John's notes are #12 in the table of contents. Many of my notes on building the kit closely echo his comments. I couldn't agree more with his closing comment about building for enjoyment. I have been taking my sweet time building this kit so that I can enjoy it as much as possible. I know that I will enjoy playing this uke for a long time once it has been finished, and that I will enjoy building more ukes in the future, but I can only enjoy the process of building this particular ukulele only once.
In other news, episode 223 of the Uke Cast is now available on the Uke Cast website. http://www.ukecast.com/Episode 223 is a music-filled celebration of the "birth" of the ukulele. For more information, visit the website and give it a listen!
See you next time,
Wednesday, August 22, 2007
Sunday, August 19, 2007
I was doing some shopping at a all-in-one store the other day and took my usual swing through the harware department. As luck would have it, I saw the perfect fret hammer out of the corner of my eye. It was the last one (only one?) in stock, so I grabbed it from the shelf and tossed it in my shopping basket (gently tossed it...I didn't want to harm the pinot!). The hammer has the ubiquitous translucent yellow "soft" head and a black rubber "double soft" head. I had the chance to test it out this afternoon.
I cut the fret wire into the appropriate length- 1/4" longer than the fretboard and started by gently tapping each side into place before working from end to end on each fret to seat it in place. I started out quite gently because I didn't want to crack the fretboard but soon found that it took quite some oomph to seat the frets firmly.
Once the frets were seated, I filed down the overhang and added a bevel to the edge of each fret using some 600 grit sandpaper. The instructions call for 150 grit, but I thought that 600 grit silicone carbide would be more appropriate. The 600 grit sandpaper made a smooth bevel in no time flat.
Here is a picture of the fretboard. Keep in mind that the frets have yet to be leveled and polished.
See you next time,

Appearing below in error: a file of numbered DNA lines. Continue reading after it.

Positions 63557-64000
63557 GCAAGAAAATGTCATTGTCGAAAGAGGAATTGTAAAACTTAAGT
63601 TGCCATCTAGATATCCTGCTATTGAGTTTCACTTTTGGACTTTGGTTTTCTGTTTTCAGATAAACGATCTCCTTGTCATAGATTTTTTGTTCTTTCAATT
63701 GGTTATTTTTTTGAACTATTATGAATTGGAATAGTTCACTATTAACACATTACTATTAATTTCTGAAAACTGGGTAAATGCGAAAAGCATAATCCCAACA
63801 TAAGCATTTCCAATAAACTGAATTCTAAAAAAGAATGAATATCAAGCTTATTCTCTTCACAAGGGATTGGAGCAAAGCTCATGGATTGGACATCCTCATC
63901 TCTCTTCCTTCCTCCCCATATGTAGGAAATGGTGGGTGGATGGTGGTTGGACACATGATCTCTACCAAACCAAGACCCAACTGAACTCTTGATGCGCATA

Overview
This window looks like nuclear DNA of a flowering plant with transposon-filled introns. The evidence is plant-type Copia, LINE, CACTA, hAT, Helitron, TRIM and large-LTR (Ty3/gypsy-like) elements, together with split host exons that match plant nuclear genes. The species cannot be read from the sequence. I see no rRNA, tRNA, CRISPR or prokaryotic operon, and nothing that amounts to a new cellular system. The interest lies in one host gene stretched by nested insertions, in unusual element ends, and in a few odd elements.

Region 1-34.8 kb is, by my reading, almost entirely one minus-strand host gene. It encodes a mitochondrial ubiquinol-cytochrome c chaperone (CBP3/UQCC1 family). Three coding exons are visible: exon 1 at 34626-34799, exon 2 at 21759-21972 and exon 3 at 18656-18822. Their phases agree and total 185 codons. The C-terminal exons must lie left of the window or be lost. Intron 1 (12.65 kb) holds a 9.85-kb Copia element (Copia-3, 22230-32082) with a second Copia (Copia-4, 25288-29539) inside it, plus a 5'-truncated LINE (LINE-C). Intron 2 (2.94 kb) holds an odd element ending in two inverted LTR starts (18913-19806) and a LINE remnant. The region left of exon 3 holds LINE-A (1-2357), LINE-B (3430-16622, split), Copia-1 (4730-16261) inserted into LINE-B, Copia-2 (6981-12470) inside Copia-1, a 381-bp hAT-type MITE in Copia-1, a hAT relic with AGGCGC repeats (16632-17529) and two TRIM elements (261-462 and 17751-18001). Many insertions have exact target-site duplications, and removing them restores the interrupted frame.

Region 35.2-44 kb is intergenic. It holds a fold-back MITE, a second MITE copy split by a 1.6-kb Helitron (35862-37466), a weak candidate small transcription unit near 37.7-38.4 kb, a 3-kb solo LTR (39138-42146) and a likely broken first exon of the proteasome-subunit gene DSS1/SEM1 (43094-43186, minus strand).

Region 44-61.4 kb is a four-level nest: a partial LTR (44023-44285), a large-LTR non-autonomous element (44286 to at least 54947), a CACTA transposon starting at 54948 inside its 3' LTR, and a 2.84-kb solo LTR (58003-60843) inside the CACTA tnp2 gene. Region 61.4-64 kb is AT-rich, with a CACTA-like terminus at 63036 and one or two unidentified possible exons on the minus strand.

Tuesday, August 14, 2007
This should give you some idea of the bowed back. The ukulele is laying on its face in this picture.
See you next time,
Sunday, August 12, 2007
Saturday, August 4, 2007
My label design is complete! This is the first of hopefully many "Maun" ukuleles.
Looking at the big image above, I just noticed that the letters are a bit off center. I'll ahve to go back and fix that.
Tuesday, July 31, 2007
I purchased the materials for the label and am working on finishing up the design. I decided to incorporate a few new elements into the design to really round it out. Hopefully I will have something visual to post here soon.
See you next time,
Sunday, July 29, 2007
Friday, July 27, 2007
Thursday, July 26, 2007
The grain of the soundboard is ever so slightly off parallel. I tried to line up the grain with the body shape so it would be running straight up and down, but found that doing so would create a gap as the rough cut panel included with the kit is just a few centimeters too narrow in that direction. I have given in to the fact that the gain will be slightly off kilter. I just hope that people don't see the finished product and think, "Wow, that almost looks really good."
Things are really starting to take shape! (bad pun, I know)
See you next time,
Wednesday, July 25, 2007
Here is a picture of the sides drying with the first two lining pieces fit.
Tuesday, July 24, 2007
I lined the jig with wax paper and found that masking tape wouldn't stick to hold it in place. I needed something that had a little more oomph, so I opted for the grey alternative.
Freshly duck taped, I tried dry clamping the neck and tail supports into place before applying the glue.
Here is a picture of my current progress.
See you next time!
Sunday, July 22, 2007
Like I said, I was wary of the "advice" given to me by the guy at the hardware store seeing as he had no instrument building experience.
I have placed an order to import a bottle of "Titebond" and uke construction will continue when it arrives.
That being said, I will probably go ahead and dry clamp the body and neck and tail blocks to see how they fit while I am waiting for the glue to show up.
One thing I always notice when I am shopping for lumber in Japan is that the wood quality is exceptionally good. Since 99.9% of everything is imported, I guess they don't want to waste time shipping over a bunch of warped 2x4 econo studs. Of course, the prices match the lumber (and then some).
I am a little wary about the glue. The instructions mention "Titebond" or weld-on binding cement. The "Titebond" brand isn't available here in Japan, but the description sounds like a chemical based rubber glue. I was talking with one of the old timers in the hardware store (who seemed to think that I was a bit off my rocker) and he recommended a strong glue that maintains a bit of flexibility after it has completely bonded. I'm a bit wary, but I tested out the glue on my jig and it is pretty strong. By pretty strong, I mean really darn strong!